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  • 08:23
    caspiano edited #10531
  • Dec 08 23:04
    HertzDevil edited #12623
  • Dec 08 22:57
    Blacksmoke16 edited #9745
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    Blacksmoke16 labeled #9745
  • Dec 08 22:54
    HertzDevil labeled #12828
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    HertzDevil labeled #12828
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    straight-shoota edited #12827
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    straight-shoota edited #12827
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    straight-shoota assigned #12809
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    straight-shoota assigned #12797
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    straight-shoota assigned #12664
George Dietrich
@Blacksmoke16
Inserts and updates can just use prepared statements so really np
mfiano
@mjfiano:matrix.org
[m]
Perhaps a dumb question, but is there any best practice as to when to use x, @x, or self.x to refer to an instance variable in an instance method? I seem to be able to use all 3 with the same effect.
mfiano
@mjfiano:matrix.org
[m]
My guess is that @x is the only "safe" thing that will always resolve to an ivar, even if there is another local var or method named x...so is there no reason to use the other 2, other than to make things less explicit and confusing? :)
erdnaxeli
@erdnaxeli:cervoi.se
[m]
"x" resolves to "self.x", unless you have a local var named "x"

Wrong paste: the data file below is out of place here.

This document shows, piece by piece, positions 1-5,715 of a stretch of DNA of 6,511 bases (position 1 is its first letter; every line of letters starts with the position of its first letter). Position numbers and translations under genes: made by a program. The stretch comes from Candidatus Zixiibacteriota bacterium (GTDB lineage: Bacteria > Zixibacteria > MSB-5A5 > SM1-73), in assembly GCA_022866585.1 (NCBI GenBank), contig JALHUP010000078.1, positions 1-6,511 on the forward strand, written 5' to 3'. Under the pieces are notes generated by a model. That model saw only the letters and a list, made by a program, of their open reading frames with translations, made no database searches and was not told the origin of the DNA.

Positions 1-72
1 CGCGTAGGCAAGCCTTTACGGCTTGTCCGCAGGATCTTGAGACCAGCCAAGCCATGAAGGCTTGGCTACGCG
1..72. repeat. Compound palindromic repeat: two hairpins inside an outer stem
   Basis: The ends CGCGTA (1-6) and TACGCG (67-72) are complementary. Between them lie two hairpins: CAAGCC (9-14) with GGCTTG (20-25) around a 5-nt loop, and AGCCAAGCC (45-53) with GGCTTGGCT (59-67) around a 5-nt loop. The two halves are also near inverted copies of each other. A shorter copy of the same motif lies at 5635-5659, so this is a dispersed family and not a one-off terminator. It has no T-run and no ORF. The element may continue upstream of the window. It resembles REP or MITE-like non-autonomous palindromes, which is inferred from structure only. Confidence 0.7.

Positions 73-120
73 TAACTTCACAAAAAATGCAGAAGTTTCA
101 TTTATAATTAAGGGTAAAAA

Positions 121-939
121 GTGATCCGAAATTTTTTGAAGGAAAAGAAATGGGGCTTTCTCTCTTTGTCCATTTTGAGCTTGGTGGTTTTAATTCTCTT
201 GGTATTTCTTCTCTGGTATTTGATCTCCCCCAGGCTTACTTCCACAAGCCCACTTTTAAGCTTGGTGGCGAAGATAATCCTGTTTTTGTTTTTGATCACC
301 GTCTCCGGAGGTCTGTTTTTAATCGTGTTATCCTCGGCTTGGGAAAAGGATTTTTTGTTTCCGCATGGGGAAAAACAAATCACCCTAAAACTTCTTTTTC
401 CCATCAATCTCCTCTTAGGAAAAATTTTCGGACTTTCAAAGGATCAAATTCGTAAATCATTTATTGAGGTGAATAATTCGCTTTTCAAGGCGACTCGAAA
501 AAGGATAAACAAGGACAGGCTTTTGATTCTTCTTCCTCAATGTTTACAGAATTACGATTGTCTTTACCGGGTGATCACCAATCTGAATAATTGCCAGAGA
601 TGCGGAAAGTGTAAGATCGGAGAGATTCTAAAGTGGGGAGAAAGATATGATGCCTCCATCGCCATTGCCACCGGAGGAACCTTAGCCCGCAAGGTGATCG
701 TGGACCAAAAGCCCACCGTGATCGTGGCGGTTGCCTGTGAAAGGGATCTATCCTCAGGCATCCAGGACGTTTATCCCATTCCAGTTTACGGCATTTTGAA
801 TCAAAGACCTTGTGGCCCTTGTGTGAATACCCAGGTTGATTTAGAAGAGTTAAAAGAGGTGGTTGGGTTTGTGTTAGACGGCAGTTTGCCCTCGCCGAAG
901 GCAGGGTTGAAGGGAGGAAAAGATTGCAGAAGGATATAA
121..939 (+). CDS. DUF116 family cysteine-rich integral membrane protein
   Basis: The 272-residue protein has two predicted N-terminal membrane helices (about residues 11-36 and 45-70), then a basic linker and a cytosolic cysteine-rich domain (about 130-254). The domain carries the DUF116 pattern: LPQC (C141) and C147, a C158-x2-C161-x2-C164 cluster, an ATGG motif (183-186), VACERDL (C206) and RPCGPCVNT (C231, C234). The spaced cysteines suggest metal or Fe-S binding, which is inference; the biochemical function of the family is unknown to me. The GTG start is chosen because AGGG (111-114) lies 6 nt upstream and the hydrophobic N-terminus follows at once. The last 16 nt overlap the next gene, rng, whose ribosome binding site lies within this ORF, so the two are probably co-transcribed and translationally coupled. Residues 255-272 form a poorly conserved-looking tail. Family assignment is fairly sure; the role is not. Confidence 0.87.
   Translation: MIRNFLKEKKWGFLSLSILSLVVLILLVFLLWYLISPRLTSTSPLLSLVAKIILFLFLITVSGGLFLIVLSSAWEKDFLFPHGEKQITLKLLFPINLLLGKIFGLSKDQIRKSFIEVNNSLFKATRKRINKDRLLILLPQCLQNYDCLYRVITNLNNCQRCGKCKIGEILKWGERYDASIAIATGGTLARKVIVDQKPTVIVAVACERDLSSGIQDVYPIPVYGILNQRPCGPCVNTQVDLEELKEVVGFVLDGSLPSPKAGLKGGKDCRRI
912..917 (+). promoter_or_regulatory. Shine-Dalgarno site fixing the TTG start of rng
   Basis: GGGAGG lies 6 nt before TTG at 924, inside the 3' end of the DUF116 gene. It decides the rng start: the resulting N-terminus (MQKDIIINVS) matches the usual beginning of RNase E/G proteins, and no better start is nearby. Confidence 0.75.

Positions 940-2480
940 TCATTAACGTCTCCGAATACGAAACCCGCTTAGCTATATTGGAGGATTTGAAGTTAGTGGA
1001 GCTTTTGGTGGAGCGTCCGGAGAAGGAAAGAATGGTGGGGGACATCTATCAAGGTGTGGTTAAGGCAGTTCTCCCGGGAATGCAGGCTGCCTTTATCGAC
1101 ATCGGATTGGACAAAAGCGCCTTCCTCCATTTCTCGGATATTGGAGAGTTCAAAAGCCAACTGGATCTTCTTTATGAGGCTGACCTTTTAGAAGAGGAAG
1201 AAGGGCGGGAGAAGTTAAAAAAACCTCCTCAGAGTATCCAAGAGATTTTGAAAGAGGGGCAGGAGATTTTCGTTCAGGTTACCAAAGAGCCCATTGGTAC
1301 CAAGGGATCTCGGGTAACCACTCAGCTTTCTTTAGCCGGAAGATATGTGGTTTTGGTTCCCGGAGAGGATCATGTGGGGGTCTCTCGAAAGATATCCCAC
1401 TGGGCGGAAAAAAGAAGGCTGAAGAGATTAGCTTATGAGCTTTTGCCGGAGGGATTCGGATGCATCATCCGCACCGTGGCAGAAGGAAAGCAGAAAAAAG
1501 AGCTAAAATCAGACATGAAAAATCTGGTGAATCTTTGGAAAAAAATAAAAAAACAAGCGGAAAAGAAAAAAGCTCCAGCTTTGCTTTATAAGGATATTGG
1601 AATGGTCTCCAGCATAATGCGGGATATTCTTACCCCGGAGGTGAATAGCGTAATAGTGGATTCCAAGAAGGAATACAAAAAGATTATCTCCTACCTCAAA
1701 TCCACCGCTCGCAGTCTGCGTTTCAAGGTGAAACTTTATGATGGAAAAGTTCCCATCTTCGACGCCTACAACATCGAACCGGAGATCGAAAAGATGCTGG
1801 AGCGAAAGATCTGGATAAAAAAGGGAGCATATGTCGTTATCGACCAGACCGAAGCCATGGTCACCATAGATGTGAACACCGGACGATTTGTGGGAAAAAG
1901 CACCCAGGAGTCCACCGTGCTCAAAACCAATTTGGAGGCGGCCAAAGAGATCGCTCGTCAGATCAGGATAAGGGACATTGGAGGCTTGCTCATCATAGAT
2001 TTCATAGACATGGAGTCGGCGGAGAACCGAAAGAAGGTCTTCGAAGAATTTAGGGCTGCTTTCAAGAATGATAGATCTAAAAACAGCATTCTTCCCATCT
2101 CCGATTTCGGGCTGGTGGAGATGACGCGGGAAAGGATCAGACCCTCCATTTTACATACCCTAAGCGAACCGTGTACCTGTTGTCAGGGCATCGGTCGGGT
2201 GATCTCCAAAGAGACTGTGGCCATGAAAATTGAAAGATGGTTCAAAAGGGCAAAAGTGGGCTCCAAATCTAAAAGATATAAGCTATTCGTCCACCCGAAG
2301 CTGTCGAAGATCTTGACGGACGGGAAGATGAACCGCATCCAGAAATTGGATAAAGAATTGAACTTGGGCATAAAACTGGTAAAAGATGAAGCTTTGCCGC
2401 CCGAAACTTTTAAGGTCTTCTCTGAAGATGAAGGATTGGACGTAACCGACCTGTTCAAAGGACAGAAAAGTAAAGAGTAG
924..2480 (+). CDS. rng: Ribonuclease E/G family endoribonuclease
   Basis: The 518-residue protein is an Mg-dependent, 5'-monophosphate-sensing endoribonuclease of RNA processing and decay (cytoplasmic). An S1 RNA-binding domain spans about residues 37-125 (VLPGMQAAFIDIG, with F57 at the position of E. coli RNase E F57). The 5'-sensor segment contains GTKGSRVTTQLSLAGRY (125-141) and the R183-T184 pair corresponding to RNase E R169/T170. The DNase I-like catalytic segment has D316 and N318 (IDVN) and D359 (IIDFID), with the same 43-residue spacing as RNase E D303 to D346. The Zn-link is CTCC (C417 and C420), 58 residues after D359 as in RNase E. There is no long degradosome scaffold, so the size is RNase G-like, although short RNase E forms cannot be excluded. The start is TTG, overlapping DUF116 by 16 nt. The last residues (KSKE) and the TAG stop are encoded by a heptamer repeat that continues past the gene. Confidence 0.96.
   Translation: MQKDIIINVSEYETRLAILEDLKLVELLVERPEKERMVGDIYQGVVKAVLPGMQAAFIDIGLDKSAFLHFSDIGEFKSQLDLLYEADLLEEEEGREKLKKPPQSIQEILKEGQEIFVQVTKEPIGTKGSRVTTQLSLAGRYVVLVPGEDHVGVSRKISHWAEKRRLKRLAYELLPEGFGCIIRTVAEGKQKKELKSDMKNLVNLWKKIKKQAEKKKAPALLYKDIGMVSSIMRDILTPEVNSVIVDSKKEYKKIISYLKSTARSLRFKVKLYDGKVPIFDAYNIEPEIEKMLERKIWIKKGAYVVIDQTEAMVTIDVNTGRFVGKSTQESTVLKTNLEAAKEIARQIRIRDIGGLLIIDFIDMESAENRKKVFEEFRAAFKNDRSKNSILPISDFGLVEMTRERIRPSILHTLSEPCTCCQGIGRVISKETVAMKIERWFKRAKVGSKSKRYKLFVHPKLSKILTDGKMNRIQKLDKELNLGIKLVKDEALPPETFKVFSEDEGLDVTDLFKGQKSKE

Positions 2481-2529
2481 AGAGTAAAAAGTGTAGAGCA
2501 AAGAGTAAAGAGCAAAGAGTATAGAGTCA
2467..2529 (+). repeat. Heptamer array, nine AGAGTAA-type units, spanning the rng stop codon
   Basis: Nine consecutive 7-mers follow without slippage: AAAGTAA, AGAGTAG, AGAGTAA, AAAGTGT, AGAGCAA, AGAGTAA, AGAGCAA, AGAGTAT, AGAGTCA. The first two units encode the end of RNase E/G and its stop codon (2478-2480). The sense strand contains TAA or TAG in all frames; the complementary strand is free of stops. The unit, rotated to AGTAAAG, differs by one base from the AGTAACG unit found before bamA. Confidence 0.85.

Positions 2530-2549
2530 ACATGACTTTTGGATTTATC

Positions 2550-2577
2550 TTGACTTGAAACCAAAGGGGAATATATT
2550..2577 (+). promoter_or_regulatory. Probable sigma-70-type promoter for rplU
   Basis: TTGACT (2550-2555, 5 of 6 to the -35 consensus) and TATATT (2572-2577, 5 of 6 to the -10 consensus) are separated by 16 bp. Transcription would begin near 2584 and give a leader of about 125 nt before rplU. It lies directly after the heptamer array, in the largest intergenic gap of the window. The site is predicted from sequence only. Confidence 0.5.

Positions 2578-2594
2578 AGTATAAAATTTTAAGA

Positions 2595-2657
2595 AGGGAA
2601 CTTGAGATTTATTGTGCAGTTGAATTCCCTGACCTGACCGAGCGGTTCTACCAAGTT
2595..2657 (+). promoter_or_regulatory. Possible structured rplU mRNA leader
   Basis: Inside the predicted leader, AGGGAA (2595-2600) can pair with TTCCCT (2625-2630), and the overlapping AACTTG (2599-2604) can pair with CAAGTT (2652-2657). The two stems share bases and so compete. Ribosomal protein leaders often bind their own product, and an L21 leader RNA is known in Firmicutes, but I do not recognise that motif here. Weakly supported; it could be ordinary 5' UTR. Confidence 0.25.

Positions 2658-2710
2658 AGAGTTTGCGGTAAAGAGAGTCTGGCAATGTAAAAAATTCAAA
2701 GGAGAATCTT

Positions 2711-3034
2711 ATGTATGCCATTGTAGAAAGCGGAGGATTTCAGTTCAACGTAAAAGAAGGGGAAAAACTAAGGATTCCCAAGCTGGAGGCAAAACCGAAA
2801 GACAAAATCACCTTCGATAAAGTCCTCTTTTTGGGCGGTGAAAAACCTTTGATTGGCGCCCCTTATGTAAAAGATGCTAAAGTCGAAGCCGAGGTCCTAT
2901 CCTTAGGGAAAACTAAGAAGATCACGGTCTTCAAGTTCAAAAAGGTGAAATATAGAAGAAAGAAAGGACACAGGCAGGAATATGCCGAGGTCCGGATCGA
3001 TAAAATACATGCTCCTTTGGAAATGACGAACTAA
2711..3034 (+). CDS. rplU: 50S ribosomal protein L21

"self.x" is a method (you are probably using the macro "getter") that returns "@x"
and "@x" is the actual instance var
so the best practice if you want to access to the instance var is to use the instance var "@x" :)
From IRC (bridge bot)
@FromIRC
<hightower2> if at some point later you replace access to an instance var with a getter method, then you'll need to replace @x with x or self.x
<hightower2> sometimes I wish that instead of making local vars be unprefixed, the lang designers chose to prefix local vars... so then the scope/lookup of all unprefixed vars like 'x' or 'var1' would be very uniform regardless of whether it was a property or method
<hightower2> well, I guess if one really wanted to do so, one could stick to a rule of always prefixing local vars with something, manually...
George Dietrich
@Blacksmoke16
i always use self. when wanting to invoke a method, and use @x within the type
this way its always clear what is a method call and what isnt
however, a good usecase for using self.x is if you have customer logic in the getter and/or are using a lazily initialized ivar
From IRC (bridge bot)
@FromIRC
<hightower2> yes, that works, but what I find silly then is that we use self.x for vars and x for methods...
George Dietrich
@Blacksmoke16
can also use x and x()
From IRC (bridge bot)
@FromIRC
<hightower2> sure, but this just continues the practice of non-uniform invocation. I would actually prefer the invocation to always be 'x', regardless of whether it is an instance var accessor or instance method
Daniel Worrall
@Daniel-Worrall
If you have a lazy getter, I'd use x, but you could use self.x to be verbose too
Oh, glossed over. lazy was already mentioned
mfiano
@mjfiano:matrix.org
[m]
Makes sense, thanks all
Does crystal have anything like...I'm not sure what it's called, but in Nim, you can assign a slice to a slice of a variable...like: